By Lenn Robbins
In what can’t be a perfect season, the Yankees almost turned in a perfect opener.
Pitcher Gerrit Cole, the $324 million free agent acquisition who the Yankees hope will lead them to their 28th World Series championship, dominated the defending champ Nationals, leading the Bombers to a 4-1 win before heavy rain halted play in the top of the sixth.
Giancarlo Stanton, who was limited to just 18 games last season due to an assortment of injuries, cracked a monster 459-foot home run in the top of the first with Aaron Judge on to give Cole a 2-0 lead. Cole allowed a solo home run to Adam Eaton in the bottom of the first but then he looked like one of the best pitchers in baseball, not just the highest paid.
That was the only hit the Nationals got off of Cole. He worked five innings striking out five and walking one. Washington’s Max Scherzer struck out 11 but he got touched for four earned runs on six hits.
Cole acknowledged on Wednesday that opening the coronavirus-shortened MLB season, in a new uniform no less, had him rearing to go. He only pitched in one Opening Day game in his career, losing to the Red Sox in 2017. Cole gave up five runs on seven hits in five innings that night. Thursday night he looked more like the pitcher who went 20-5 with an ERA of 2.50 and 326 strikeouts, the most since Randy Johnson struck out 334 batters in 2002.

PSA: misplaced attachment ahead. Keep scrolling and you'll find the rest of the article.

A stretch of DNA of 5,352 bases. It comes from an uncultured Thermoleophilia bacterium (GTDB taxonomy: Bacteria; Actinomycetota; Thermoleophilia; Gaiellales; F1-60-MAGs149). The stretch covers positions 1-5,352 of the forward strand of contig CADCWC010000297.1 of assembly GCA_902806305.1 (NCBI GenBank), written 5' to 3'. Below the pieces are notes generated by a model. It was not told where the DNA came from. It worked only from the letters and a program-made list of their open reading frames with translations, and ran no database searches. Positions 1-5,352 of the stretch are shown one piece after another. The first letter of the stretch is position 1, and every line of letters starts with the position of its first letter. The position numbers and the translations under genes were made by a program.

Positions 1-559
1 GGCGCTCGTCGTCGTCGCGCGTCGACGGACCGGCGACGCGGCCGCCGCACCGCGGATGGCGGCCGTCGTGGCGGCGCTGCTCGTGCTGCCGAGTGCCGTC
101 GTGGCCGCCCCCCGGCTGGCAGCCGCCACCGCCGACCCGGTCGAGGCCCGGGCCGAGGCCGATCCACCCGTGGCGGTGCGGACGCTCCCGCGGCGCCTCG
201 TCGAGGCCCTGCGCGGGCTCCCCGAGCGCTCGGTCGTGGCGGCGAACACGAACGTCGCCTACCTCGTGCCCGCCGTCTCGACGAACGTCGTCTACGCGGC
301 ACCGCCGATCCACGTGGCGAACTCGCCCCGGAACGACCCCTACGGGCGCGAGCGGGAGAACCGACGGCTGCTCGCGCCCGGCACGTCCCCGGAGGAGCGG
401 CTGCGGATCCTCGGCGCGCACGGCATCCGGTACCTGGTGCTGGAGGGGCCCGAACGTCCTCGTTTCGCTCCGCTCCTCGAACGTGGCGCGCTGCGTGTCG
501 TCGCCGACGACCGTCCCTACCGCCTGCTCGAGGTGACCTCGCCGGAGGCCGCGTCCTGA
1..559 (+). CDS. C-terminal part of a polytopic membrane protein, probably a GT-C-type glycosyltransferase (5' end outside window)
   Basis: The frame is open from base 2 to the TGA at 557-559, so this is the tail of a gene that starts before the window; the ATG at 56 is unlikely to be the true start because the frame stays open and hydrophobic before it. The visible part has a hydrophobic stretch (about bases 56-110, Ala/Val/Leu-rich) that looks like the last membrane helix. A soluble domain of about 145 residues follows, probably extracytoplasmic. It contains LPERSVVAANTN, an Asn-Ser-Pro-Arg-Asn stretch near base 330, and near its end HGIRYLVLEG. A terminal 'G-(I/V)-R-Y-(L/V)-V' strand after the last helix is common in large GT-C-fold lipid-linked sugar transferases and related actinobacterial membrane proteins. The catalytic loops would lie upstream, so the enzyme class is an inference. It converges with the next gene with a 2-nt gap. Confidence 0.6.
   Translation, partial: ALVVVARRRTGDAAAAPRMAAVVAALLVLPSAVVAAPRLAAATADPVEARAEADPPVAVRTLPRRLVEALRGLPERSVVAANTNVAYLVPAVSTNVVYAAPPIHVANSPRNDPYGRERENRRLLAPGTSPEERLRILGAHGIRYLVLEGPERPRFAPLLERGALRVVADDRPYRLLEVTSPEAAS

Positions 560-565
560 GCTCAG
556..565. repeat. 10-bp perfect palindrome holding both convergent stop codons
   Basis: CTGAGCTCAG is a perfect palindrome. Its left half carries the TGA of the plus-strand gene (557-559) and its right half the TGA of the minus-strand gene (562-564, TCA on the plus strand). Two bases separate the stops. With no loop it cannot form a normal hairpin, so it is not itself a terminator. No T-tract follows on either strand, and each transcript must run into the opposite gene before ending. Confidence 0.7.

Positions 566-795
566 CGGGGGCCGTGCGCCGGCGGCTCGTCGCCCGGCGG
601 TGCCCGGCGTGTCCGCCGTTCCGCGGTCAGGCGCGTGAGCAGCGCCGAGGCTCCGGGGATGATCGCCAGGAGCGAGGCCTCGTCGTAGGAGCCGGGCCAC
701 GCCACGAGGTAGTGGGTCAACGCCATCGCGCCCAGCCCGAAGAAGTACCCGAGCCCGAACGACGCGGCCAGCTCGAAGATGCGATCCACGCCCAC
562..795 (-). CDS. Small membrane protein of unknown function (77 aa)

“I am stoked,” Cole told reporters via Zoom. “I am already having trouble sleeping.”
If Cole can build on this emotional opener and Stanton can even remotely capture the form that made him one of the most feared sluggers in baseball, the Yankees chances of claiming their first title since 2009 just got a huge boost. Stanton went 2-for-3 with three RBI.
It doesn’t hurt the Yankees that MLB and the MLB Players Association agreed to expand the playoffs from 10 to 16 teams.
“This season will be a sprint to a new format that will allow more fans to experience playoff baseball,” commissioner Rob Manfred said in a statement announcing the expansion. “We look forward to a memorable Postseason concluding a year like no other.”
The Yankees were scheduled to open the season on March 26 in Baltimore. But the pandemic hit and then the owners and players couldn’t agree on a deal and Manfred instituted this 60-game season.
For the Yankees, it’s an impressive one down and 59 to go.